Germany’s Hannover Re has issued a statement indicating that it will be “heavily impacted by Hurricane ‘Katrina.'” It estimates net losses before tax at around $250 million euros ($314 million), but indicated that it still expects “Return on equity after tax will remain in double digits.”
The company acknowledged that Katrina could become the “most expensive ever natural disaster suffered by insurers in industry history,” as “estimates of the total insured losses currently amount up to $30 billion.”
Hannover Re also noted that “the financial year had already witnessed an above-average intensity of major claims prior to Hurricane ‘Katrina.’ As has been explained on previous occasions, Hannover Re bases its profit expectation on a number of factors – including projected major loss expenditure in the order of 6 percent of net premiums earned in property and casualty reinsurance; this figure reflects the multi-year average burden of major losses.
“As at 30 June 2005 actual expenditure on major losses – at 112.3 million euros ($140.8 million) or 6.1 percent of net premiums – was still roughly on a par with this level. The third quarter then saw numerous additional major loss events: Hurricane “Dennis” in the United States, damage to an oil platform in the Indian Ocean, several aviation claims, flooding in Mumbai, India, and most recently the floods in German-speaking parts of the Alpine region. All in all, the major loss expenditure incurred to date in 2005 is nearly 500 million euros [$627 million]. The proportion of major losses relative to the total net premiums that the company expects to earn in the financial year is consequently already at least double the multi-year average.”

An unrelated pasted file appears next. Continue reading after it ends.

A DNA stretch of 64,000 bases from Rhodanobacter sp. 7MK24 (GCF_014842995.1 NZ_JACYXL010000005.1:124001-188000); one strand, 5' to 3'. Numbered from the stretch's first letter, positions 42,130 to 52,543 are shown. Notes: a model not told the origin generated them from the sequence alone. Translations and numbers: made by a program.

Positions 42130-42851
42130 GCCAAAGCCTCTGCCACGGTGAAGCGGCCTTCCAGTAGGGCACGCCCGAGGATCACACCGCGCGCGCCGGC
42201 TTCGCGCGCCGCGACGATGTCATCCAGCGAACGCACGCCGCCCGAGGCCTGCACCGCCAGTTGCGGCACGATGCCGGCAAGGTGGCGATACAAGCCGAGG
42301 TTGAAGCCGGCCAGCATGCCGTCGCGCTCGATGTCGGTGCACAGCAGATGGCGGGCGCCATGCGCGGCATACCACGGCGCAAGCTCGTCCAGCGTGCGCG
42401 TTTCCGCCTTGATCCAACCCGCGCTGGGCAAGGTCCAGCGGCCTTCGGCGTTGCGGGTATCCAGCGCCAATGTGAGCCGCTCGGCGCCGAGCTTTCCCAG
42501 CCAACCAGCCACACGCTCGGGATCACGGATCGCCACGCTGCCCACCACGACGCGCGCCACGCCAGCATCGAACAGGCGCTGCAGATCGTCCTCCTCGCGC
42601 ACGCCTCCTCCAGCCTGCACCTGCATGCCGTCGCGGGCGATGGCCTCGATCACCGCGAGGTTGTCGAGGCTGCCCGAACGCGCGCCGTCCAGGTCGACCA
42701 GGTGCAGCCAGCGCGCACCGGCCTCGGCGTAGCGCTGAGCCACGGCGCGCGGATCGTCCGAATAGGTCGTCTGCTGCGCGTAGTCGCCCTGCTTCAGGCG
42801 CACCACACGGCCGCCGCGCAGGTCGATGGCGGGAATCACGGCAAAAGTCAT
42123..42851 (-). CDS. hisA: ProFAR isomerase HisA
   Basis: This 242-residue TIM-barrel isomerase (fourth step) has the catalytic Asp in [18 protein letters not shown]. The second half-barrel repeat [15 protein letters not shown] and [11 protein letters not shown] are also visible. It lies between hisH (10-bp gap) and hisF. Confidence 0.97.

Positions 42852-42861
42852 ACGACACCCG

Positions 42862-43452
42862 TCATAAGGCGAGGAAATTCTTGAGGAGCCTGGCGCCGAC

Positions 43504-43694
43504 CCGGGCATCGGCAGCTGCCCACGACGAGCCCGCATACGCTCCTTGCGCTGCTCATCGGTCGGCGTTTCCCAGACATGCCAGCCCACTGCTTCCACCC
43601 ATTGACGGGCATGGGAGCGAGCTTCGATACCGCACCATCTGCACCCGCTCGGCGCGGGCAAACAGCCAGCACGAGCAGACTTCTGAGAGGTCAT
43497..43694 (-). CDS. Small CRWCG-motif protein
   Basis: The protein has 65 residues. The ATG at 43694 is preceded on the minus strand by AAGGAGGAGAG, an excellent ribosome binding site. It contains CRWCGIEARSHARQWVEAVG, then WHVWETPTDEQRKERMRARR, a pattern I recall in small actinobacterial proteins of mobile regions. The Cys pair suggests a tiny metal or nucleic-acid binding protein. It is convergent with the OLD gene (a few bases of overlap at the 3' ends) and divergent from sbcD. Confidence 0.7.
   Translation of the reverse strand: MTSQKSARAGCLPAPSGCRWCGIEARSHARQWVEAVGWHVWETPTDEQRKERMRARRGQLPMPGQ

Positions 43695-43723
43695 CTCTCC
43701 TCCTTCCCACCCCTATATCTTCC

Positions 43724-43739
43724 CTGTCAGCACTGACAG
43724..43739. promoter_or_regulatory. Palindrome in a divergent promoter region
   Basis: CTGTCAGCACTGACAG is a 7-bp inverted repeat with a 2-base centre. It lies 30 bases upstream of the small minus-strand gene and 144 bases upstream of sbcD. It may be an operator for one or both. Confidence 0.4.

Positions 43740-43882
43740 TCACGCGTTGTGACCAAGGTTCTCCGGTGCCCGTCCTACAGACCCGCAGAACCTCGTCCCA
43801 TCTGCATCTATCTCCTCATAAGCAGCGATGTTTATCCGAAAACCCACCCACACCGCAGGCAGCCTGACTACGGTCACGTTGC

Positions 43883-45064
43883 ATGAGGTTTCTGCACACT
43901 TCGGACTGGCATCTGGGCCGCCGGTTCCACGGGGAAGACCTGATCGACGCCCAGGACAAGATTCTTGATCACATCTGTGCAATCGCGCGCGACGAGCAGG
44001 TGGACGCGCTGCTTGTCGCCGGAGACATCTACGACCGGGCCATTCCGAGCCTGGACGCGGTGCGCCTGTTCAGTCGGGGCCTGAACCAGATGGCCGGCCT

As a result Hannover Re has lowered its 2005 forecasts. It now expects earnings to be around $309.1 million euros ($387.8 million), about the same as last year, rather than the 430 million to 470 million euros ($540 to $715 million) it had earlier forecast. The new estimate, however, is conditioned on there being no further “major losses-” which, as the year still has four months to go, is a very big “if.”
CEO Wilhelm Zeller stressed that, “in view of the extraordinarily heavy burden of losses this is a very good performance.” He also noted that the rest of Hannover Re’s portfolio continues to perform very well.
“It is our assumption that ‘Katrina’ – just like last year’s hurricanes – will have further favorable implications for the treaty negotiations as at 1 January 2006 and we expect to see additional significant hardening of prices and conditions in natural catastrophe and marine reinsurance”, Zeller observed.
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